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Building engagement and healthy organisations

Validation of the Nordic Questionnaire on Positive Organisational Psychology (N-POP). The Third Report from the Nordic Project

image of Building engagement and healthy organisations

The main aim of the project was to investigate the predictors of positive work-related states and attitudes, e.g. work engagement, meaning at work and personal growth, and healthy organisations. A questionnaire on these positive factors at work were pilot-tested through a data collection in chosen companies in Norway and Sweden. The results of these studies were used as a base for a preliminary validation of the Nordic Questionnaire on Positive Organisational Psychology (N-POP) published in this report. It is concluded that the N-POP constitutes a reliable and valid instrument. The concluding summary suggests that the concepts of work environment, health and productivity do indeed seem able to flow together to reach an optimal point at which well-being at the individual level is coexistent with efficient and productive work organisations.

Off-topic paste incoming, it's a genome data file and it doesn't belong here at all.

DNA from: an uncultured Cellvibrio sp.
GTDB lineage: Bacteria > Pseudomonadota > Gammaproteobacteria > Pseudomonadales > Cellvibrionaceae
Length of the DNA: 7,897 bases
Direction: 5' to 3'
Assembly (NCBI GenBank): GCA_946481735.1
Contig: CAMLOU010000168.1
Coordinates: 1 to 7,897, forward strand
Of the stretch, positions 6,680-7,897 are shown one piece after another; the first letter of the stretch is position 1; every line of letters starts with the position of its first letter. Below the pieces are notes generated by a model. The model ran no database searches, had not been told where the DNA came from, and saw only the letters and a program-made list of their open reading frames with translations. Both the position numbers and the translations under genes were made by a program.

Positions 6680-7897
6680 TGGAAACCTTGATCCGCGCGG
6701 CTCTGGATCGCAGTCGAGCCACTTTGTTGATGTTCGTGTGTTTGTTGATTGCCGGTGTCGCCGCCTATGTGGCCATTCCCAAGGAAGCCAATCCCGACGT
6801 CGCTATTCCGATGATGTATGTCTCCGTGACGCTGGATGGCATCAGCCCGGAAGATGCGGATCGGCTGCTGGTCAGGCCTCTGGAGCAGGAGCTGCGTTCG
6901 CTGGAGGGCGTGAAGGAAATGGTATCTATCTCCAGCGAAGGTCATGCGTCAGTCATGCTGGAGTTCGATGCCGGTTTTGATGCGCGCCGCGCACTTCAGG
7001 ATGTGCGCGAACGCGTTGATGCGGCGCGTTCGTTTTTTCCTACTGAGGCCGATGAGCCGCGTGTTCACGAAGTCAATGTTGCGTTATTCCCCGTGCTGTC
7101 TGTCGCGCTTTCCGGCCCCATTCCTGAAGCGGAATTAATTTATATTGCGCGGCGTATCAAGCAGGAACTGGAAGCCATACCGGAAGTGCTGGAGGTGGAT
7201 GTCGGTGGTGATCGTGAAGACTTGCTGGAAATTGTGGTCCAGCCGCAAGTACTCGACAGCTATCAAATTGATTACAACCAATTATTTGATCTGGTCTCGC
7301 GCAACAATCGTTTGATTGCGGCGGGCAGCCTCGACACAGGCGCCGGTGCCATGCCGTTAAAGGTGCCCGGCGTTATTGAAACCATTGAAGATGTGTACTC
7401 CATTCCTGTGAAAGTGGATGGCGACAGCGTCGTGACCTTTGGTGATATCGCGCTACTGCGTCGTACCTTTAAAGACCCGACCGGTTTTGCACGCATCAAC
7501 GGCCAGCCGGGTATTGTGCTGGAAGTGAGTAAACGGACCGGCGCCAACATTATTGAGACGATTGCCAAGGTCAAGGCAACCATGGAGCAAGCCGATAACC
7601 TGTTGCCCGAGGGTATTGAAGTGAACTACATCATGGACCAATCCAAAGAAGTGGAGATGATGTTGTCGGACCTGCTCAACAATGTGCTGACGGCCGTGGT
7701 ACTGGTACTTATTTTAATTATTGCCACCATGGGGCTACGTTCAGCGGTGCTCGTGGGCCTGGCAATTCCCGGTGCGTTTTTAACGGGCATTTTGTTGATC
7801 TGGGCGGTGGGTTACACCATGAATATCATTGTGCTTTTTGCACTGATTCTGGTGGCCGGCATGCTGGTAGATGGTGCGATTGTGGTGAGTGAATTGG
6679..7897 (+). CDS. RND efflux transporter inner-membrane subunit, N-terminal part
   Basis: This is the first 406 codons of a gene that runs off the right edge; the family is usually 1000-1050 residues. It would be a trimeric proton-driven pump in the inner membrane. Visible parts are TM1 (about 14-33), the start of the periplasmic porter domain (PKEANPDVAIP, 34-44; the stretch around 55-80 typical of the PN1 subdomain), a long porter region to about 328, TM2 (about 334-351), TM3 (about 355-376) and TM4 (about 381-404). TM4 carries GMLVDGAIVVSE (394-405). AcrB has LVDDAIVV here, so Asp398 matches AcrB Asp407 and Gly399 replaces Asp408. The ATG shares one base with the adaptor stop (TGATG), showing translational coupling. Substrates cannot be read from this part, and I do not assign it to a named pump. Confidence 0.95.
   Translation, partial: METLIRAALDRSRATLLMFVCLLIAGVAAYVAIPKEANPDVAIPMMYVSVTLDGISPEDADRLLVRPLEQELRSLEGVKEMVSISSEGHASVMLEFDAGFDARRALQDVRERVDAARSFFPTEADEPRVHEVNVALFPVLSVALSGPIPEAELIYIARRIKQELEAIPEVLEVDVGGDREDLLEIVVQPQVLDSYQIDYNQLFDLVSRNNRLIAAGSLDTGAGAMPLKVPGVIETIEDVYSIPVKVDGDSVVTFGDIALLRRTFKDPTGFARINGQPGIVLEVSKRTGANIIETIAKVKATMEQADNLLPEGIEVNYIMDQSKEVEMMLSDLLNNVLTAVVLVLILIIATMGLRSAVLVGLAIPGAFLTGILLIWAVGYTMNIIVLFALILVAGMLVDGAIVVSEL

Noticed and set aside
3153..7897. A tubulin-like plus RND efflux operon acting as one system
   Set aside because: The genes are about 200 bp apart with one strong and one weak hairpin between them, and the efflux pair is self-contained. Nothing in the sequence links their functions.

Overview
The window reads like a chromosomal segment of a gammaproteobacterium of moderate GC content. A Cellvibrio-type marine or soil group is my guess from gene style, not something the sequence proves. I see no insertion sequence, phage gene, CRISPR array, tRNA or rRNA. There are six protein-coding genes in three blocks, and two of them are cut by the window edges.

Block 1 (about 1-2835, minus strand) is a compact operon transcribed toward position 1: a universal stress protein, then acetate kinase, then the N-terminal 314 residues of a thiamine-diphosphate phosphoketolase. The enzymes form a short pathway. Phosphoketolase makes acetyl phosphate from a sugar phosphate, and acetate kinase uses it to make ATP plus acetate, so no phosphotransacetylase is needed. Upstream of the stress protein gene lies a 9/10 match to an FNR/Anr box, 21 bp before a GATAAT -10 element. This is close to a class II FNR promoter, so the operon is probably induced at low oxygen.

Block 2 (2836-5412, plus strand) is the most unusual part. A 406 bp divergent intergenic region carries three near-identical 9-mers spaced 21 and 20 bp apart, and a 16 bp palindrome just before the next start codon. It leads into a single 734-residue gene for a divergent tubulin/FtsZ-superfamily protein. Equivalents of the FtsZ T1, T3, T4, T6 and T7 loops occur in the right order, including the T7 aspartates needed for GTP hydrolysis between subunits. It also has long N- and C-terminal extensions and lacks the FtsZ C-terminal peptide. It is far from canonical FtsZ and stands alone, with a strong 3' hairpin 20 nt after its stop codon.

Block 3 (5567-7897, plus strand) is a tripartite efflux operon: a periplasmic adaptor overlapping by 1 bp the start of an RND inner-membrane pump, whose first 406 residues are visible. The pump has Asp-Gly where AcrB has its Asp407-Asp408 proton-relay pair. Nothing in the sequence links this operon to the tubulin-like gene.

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Introduction

Nordic welfare societies are currently facing two major challenges. The first challenge stems from changes in the demographic composition of the Nordic countries (Nordic Council of Ministers, 2006, p. 61). These demographic changes may, in combination with widespread early retirement from the labour market (Nordic Council of Ministers, 2006, p. 109), result in a shortage of labour in the Nordic countries in the coming decades. The field of positive work and organisational psychology appears to offer some interesting insights in response to this challenge, as the knowledge generated might help to increase labour supply through its emphasis on building on factors related to intrinsic job motivation (Turner, Barling, & Zacharatos, 2002). The issue of labour supply is traditionally approached in terms of establishing economic incentives but an alternative strategy towards increasing labour supply is offered by the field of positive work and organisational psychology (Clausen, 2009).

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